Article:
Does Hypnosis Work?
- Chris Harrison
- 6th December 2008 - Updated 9th October 2013
It’s amazing how many people I meet, who ask 'does hypnosis work?' and then with absolutely no experience of hypnosis, state that that either hypnosis doesn't work, or that it 'won’t work on them’.
I've always wondered why this is.
In most circumstances people are more open-minded, and I can’t think of a different arena where people believe that they will have a response that is so different to other people. With no experience of hypnosis how do people reach such a conclusion?
Now while it is good to remain skeptical but open minded until you have some experience of a subject that you don't understand, it is puzzling that some people can already have a view as to their own response to hypnosis when they have absolutely nothing to go on.
I believe that this attitude is comes down to three reasons:
Firstly people are scared of hypnosis and so dismiss it. This is due to the fact that the view they have of hypnosis is based on what they've seen in the movies and on TV (a little like my image above) where the hypnotist has complete control over the subject - and that is a scary proposal for most people. People with this contorted view not only convince themselves that the answer to the question 'Does hypnosis work?' is no, but if given evidence will still say that 'hypnosis wouldn't effect them'. Their fear of losing control means that they can't entertain the thought that someone could control them so they maintain their view. Hypnotising people with such views is quite entertaining as they will often rationalize the events into something such as 'I was playing along', 'I was just relaxed' - anything to avoid the 'H' word.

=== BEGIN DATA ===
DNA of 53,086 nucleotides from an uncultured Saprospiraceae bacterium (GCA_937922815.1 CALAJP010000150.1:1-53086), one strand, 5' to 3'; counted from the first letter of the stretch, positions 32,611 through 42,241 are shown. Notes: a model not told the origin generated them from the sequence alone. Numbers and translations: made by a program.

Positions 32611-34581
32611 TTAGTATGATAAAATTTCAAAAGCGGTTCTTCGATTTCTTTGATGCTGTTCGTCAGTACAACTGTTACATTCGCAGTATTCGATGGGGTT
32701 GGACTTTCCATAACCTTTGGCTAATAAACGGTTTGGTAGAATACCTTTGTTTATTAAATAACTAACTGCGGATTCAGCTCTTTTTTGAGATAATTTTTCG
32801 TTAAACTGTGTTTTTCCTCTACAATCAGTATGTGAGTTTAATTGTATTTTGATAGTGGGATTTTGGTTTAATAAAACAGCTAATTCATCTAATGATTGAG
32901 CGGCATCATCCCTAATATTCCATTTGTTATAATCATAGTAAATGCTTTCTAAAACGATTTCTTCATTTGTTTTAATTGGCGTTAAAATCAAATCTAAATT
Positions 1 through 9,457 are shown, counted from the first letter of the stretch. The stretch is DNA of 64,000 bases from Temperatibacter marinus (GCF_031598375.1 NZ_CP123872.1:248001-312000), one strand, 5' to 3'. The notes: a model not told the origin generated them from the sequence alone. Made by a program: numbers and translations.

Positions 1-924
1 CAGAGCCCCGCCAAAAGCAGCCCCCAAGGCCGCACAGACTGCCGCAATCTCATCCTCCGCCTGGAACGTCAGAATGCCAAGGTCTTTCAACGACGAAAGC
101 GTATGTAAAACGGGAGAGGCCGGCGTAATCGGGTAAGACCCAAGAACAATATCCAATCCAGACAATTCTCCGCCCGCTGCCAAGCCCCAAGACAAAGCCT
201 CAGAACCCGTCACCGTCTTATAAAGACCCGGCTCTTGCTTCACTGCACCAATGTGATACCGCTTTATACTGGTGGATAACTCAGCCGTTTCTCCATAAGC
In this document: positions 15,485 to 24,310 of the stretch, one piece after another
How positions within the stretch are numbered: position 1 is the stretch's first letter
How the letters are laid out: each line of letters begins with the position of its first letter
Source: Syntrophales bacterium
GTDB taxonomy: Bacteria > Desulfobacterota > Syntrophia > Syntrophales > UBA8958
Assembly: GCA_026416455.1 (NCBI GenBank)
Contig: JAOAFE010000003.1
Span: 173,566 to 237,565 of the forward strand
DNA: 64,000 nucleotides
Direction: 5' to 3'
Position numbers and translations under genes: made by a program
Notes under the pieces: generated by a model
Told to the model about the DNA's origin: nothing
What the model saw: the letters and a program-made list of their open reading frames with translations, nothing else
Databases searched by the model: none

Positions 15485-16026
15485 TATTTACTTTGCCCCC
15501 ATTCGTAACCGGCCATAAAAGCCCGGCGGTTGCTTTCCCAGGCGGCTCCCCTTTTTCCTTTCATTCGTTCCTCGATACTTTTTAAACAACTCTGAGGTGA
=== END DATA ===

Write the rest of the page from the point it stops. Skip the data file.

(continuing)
Secondly, there are a lot of very questionable therapies and therapists out there. Unfortunately when you have little to go on, it's human nature to bunch them all together and trust no one - so hypnosis is bunched in with crystals and homeopathy.
Thirdly, the marketing and presentation of many therapists and hypnotists is on a par with snake oil salesmen, and how can anyone take a subject being promoted in such a way seriously? This is an issue that I think may end up ruining many potentially quite powerful personal development systems (NLP and EFT to name two). There are far too many poor therapists and coaches trying to fleece potential clients with no regard for the clients or the field they're discrediting. Just today I read some outrageous marketing from an 'international' organization (that has two employees) and offers multiple certifications in something that means nothing to me at all - which exactly what those certificates will be worth too.
Ah well sorry for ranting (it's not that unusual), but back to the original question: Does Hypnosis work?
In the sense that hypnosis is a process for moving a client into a specific state of mind where they are much more amenable to suggestions that can help them resolve their issues – then yes, hypnosis does work.
Of course that doesn't mean that every therapist will be successful with resolving a specific issue such as weight loss or smoking, but then that isn't the fault of hypnosis - nor is it the fault of the client.
Even if you're not interested in using hypnosis for personal change, self-hypnosis is a great way to experience very relaxed states of mind that you may not have experienced before.
If you still believe that hypnosis is about controlling people, swinging watches and goatee beards then please check out What is Hypnosis?